I have quite a collection of books of photographs of London (as well as probably a few hundred thousand of my own pictures) but one of my favourites is ‘Charmes de Londres‘, credited to Jacques Prevert with photographs by D’Iziz-Bidermanas. Although most of the texts are poems by Prevert, it also has some quotations by others including William Blake and a Picasso drawing.
I didn’t buy this when it first came out in 1952, as I was then only seven and penniless – and it wasn’t in any case for sale, but came across it in an Oxfam shop perhaps 15 years ago, paying £19.50 for a copy in good condition. Perhaps remarkably you can still find copies of the original edition, published ‘hors commerce‘ for members of La Guilde Du Livre in Lausanne and printed by heliogravure (photogravure) on wood pulp free paper, for only a pound or two more. The previous year’s collaboration, published in the same way, Grand Bal du Printemps, will set you back around 25 times as much.
Part of the reason you can still find copies of that original version (there are also later editions) is that it was a relatively large print run, with 10,300 numbered copies (mine is No. 4871) as well as 30 labelled I to XXX for the organisers of the guild. Although photographers often complain about getting second billing to writers when then works are published, Prevert had a much larger fan base!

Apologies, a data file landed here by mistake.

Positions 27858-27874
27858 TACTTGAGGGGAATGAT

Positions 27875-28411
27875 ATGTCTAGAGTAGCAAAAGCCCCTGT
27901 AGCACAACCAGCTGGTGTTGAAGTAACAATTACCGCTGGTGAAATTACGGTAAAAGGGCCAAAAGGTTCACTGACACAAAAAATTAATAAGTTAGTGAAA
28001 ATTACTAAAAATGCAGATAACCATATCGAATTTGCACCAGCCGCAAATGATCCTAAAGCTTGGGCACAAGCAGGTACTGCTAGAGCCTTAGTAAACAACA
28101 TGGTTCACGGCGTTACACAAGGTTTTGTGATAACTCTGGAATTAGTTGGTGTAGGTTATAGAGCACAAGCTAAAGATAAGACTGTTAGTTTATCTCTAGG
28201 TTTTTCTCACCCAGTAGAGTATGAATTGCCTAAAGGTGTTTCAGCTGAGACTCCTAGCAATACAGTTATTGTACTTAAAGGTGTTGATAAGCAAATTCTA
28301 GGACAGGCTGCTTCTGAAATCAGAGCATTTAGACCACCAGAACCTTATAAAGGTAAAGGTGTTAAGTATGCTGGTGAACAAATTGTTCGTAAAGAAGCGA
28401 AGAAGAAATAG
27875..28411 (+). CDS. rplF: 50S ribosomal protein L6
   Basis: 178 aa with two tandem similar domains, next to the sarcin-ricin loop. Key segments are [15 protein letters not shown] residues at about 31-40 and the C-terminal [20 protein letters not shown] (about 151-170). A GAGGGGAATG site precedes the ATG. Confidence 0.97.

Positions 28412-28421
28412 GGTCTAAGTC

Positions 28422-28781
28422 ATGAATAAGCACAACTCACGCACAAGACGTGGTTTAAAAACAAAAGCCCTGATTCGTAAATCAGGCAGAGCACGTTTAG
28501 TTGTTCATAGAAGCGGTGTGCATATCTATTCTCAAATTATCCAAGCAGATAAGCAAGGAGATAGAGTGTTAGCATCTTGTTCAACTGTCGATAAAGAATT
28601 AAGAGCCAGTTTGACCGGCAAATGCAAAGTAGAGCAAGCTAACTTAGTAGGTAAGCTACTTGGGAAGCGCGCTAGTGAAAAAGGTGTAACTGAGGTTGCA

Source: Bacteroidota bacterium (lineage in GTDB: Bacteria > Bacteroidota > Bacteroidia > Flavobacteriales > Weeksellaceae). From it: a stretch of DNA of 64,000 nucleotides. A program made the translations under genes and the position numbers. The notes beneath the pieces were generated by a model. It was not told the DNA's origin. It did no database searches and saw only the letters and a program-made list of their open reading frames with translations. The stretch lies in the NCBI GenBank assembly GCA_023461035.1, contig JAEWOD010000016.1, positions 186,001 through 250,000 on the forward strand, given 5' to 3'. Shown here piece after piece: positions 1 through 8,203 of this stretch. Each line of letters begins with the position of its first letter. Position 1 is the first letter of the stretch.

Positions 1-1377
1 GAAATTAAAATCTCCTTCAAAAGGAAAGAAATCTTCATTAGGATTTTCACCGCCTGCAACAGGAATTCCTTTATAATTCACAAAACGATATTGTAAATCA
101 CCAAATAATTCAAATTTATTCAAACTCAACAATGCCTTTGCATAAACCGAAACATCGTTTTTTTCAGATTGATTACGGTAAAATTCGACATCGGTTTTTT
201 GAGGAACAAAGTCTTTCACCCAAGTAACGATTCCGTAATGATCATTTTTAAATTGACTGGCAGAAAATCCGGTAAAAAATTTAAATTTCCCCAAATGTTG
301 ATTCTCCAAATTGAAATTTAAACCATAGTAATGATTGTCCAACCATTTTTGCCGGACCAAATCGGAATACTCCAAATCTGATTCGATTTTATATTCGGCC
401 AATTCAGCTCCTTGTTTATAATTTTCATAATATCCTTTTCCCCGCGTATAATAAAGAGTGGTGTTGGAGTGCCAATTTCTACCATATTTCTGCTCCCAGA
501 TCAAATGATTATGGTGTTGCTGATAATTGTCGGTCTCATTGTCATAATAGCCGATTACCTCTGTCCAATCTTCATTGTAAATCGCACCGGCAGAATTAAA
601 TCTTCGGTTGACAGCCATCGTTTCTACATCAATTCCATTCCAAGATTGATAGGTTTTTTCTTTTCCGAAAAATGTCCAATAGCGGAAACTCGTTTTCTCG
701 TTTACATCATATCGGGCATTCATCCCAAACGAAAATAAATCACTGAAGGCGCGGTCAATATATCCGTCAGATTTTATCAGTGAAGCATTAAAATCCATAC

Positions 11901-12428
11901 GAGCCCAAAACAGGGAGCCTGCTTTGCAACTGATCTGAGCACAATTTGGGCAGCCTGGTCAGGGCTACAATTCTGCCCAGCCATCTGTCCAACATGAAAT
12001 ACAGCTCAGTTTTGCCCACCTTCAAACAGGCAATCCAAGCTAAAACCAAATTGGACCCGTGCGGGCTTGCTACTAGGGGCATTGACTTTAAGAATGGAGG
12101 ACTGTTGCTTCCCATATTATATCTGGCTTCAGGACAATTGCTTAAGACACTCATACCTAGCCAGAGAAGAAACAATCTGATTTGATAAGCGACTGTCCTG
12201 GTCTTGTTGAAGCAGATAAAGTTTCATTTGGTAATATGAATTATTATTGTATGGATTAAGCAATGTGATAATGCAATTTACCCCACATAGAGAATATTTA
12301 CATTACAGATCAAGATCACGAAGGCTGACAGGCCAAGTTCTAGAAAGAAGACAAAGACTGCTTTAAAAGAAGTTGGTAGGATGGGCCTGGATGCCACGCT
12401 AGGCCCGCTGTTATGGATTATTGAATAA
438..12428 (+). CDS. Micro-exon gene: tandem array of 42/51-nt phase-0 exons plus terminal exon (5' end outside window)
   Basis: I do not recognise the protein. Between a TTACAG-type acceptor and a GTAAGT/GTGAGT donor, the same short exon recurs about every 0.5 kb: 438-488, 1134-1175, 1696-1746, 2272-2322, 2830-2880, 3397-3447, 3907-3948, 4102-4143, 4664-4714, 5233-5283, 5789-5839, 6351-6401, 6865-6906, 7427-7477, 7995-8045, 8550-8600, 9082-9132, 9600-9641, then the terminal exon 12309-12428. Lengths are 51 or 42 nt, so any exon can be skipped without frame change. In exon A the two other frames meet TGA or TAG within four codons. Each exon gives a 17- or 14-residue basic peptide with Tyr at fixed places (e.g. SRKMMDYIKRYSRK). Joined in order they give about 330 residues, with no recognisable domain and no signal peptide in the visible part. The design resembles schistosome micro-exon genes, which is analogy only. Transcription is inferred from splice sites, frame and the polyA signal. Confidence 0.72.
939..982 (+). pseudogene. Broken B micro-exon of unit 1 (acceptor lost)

The book is a reminder of the fine printing that could be achieved with photogravure, and it matches the mood of Iziz’s images perfectly. A recent post on Spitalfields Life, Israel Bidermanas’ London, reproduces a fine selection of over 20 images from the book, without Prevert’s poems (which are of course in French) and gives a good impression of the subjects, but shows them in a more modern tonal interpretation, more contrasty and with intense blacks, which perhaps loses something of the gloomy charm of the original publication. This was a post-war London still under a gloomy miasma, though probably the real pea-soupers defeated the photographer few if any images have a clear distance.
The best way to see more of his pictures on-line seems to be to search on Google Images or Pinterest for ‘Izis Bidermanas‘.
Iziz was one of many fine photographers of Paris, and another was Willy Ronis (1910-2009). In 2004, French editor Alain Dhouailly published a limited edition of 130 copies of a set of 12 or his images printed by heliogravure which gives some background on the process. Ronis’s work is fairly widely avaialable and on galleries on the web, for example at Hacklebury Fine Art.